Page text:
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Marshall leads attorneys general in letter to Congress supporting law enforcement

Alabama Attorney General Steve Marshall speaks during a press conference on COVID-19 with Gov. Kay Ivey in April 2020. (VIA GOVERNOR'S OFFICE)

Alabama Attorney General Steve Marshall and Louisiana Attorney General Jeff Landry led 11 state attorneys general in a letter to Congress in support of American law enforcement officers.

“As the chief law enforcement officers of our states, along with law enforcement partners, we write to express our unwavering support for law enforcement across the country and to ask for your assistance in tempering the anti-police rhetoric that is jeopardizing the safety of our officers,” the AGs wrote. “We especially rely on you, as leaders of the most important legislative body in the world, to discourage disinformation and to help us restore the country’s faith in the overwhelming majority of law-enforcement officers who perform their jobs honorably and bring stability to our cities and states.”

“The tragic and preventable death of George Floyd at the hands of four Minneapolis police officers shined a national spotlight on bad actors within the law-enforcement profession,” the AGs continued. “At the same time, data simply does not support claims that law enforcement is systemically racist or structurally biased. Despite the lack of available evidence to support the anti-police narrative, it proliferates and has spawned radical reactions such as the current calls to “defund the police,” as well as increases in violence against police—ranging from assaults to murders.”

“Recent history confirms that when myths about the police are not strongly repudiated by our nation’s leaders, law-enforcement officers lose their lives,” the AGs stated. “In 2016, following a national campaign against law enforcement—like what we are experiencing today—the number of officers shot and killed in the line of duty increased by 56% in that year alone. Twenty-one of those deaths were ambush-style shootings of law enforcement officers. Who can forget the five officers murdered in attacks in Dallas, Texas, and the three officers murdered in Baton Rouge, Louisiana, in only a ten-day period? In recent weeks of national unrest, 750 officers have already been injured defending their communities from the violence that has swept our country. Two members of the law enforcement community have already lost their lives.”

“In closing, it is possible to support law enforcement and also speak out against the actions of those individuals who dishonor the badge,” the letter concludes. “These two concepts are not mutually exclusive and is why there has been virtually no support from law enforcement of the horrific decisions made by the officers involved in Mr. Floyd’s death. Individuals, including members of Congress, are dangerously fanning the flames of emotion by tacitly or explicitly supporting the “Defund the Police” (or worse) movement. These comments are inciting chaos through the myth that Americans will be better off without the “thin blue line”—law enforcement—that stands between society and anarchy. Ultimately, it is the prerogative of cities and states to choose the best course of action for their citizens. As for us, we stand with law enforcement and for a safer future for all Americans.”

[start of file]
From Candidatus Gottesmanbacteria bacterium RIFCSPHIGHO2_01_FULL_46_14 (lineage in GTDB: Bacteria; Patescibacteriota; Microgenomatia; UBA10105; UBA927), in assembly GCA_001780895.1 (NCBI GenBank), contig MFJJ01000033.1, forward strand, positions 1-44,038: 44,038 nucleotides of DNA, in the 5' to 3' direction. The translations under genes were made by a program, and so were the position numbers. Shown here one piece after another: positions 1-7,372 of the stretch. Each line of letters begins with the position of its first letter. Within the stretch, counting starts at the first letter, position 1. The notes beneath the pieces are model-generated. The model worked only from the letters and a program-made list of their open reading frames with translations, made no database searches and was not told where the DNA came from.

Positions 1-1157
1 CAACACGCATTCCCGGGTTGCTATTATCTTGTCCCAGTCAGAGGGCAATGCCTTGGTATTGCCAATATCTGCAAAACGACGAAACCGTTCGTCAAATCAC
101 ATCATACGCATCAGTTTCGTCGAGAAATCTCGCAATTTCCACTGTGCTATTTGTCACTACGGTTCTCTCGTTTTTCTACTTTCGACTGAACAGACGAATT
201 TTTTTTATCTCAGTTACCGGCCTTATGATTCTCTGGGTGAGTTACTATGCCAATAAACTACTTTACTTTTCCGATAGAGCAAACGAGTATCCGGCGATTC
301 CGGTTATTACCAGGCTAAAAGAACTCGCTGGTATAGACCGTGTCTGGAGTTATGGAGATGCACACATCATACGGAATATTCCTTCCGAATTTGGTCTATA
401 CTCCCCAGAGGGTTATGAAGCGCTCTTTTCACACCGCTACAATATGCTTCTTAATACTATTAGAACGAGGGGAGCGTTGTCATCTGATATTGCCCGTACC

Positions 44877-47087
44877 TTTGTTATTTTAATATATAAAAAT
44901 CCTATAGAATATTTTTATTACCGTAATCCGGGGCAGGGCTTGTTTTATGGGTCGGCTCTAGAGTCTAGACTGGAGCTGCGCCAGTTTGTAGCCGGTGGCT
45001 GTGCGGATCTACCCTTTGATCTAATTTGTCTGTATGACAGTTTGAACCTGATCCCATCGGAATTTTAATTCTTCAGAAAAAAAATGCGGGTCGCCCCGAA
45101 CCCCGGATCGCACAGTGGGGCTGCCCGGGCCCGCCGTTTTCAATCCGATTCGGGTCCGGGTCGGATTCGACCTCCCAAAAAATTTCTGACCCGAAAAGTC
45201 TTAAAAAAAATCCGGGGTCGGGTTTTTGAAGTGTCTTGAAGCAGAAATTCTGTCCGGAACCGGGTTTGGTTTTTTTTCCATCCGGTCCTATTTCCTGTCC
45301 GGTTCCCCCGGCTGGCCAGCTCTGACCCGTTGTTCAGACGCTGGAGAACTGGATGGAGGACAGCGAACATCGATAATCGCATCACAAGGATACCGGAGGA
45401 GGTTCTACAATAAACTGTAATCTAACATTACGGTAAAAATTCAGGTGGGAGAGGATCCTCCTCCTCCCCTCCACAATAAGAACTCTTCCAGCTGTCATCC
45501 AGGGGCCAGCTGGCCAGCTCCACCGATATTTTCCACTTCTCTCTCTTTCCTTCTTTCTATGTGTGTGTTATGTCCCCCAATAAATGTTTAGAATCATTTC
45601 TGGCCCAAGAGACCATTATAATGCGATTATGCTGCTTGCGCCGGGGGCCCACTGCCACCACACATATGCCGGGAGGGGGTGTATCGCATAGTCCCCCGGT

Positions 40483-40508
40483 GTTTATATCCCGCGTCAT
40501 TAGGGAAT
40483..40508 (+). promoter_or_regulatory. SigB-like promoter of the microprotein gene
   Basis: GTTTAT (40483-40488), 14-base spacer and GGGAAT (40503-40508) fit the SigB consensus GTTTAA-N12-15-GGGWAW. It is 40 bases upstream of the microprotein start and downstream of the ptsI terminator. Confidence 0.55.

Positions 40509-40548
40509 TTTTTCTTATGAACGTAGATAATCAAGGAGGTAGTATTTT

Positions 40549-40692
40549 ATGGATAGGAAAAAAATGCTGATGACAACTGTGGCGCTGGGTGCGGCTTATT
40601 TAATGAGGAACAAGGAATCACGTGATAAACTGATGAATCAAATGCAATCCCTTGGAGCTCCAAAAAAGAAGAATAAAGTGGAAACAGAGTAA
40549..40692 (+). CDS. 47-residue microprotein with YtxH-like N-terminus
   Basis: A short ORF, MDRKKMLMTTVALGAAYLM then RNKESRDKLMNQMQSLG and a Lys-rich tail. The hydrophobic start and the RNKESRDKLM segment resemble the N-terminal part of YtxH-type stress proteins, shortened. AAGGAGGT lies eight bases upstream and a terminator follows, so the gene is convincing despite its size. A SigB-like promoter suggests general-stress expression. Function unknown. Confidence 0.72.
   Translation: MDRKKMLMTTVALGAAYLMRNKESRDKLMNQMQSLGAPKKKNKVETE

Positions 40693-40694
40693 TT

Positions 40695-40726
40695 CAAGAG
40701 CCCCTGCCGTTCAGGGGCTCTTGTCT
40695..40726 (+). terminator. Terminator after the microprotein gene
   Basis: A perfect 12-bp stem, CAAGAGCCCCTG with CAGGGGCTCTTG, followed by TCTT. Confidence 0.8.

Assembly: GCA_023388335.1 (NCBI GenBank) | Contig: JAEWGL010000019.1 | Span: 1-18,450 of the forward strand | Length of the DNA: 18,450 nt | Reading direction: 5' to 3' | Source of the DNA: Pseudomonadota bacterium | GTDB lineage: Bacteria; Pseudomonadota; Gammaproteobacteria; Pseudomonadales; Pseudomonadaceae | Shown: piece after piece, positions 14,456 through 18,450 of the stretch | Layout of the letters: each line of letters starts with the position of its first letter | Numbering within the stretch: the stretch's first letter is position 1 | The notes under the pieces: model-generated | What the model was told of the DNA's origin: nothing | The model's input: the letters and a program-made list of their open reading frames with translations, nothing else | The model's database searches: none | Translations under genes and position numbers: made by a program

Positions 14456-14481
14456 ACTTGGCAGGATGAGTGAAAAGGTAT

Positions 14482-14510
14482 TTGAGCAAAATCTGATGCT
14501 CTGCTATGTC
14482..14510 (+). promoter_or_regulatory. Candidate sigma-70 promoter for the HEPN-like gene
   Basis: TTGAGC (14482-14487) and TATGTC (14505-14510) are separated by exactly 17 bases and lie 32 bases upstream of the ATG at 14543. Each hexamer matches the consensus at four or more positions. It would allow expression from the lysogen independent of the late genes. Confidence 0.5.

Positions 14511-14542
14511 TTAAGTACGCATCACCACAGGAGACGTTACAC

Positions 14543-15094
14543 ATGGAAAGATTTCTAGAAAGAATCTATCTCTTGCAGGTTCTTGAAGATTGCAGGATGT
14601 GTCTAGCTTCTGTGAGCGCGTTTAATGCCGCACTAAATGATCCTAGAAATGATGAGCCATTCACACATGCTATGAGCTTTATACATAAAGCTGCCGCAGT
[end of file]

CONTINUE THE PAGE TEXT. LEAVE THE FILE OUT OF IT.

The conservative AGs are asking that politicians and members of Congress join them in tempering anti-police rhetoric that is jeopardizing the safety of law enforcement. Joining AG Marshall and other attorneys general in the letter were the Western States Sheriffs Association and the Southwestern Border Sheriffs Association.

In 2018, there were 686,665 full time law enforcement officers in the United States. The number of law enforcement officers peaked in 2008 with 708,569 officers, The numbers began declining due to the Great Recession and hit a low in 2013 of 626,942 officers before climbing again. Law enforcement officers are the “thin blue line” that are charged with enforcing laws and protecting the lives and property of the American public from a dangerous criminal element. Many people in the weeks following Floyd’s death have expressed concerns that enforcement actions may not always be as just as we would like as a society.

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Congress is considering police reform legislation. There are growing fears by some that Congress could go too far in the aftermath of the Floyd killing.

“It is just plain wrong to define the thousands of police officers in this country by one or two bad actors,” former State Rep. Perry O Hooper Jr., R-Montgomery said. “The policeman that killed George Floyd must be prosecuted to the maximum extent of the law. We cannot, however, paint our men and women in blue as many in the Democratic party and their allies in the media have, as thugs and criminals.”

“When you get a chance and see a Police Officer, please do as I do and give them a thumbs up and a big ‘Thank You.’” Hooper said. “The local police are our country’s backbone and guarantor of our civil society.”

Hooper is a member of the Alabama Republican Executive Committee and serves on the Trump Victory finance committee.

Steve Marshall is a career prosecutor who served as District Attorney for Marshall County before being appointed Alabama Attorney General by then Gov. Robert Bentley (R). Marshall was then elected to his own term as AG in 2018.

Written By

Brandon Moseley is a senior reporter with over nine years at Alabama Political Reporter. During that time he has written 8,794 articles for APR. You can email him at [email protected] or follow him on Facebook. Brandon is a native of Moody, Alabama, a graduate of Auburn University, and a seventh generation Alabamian.

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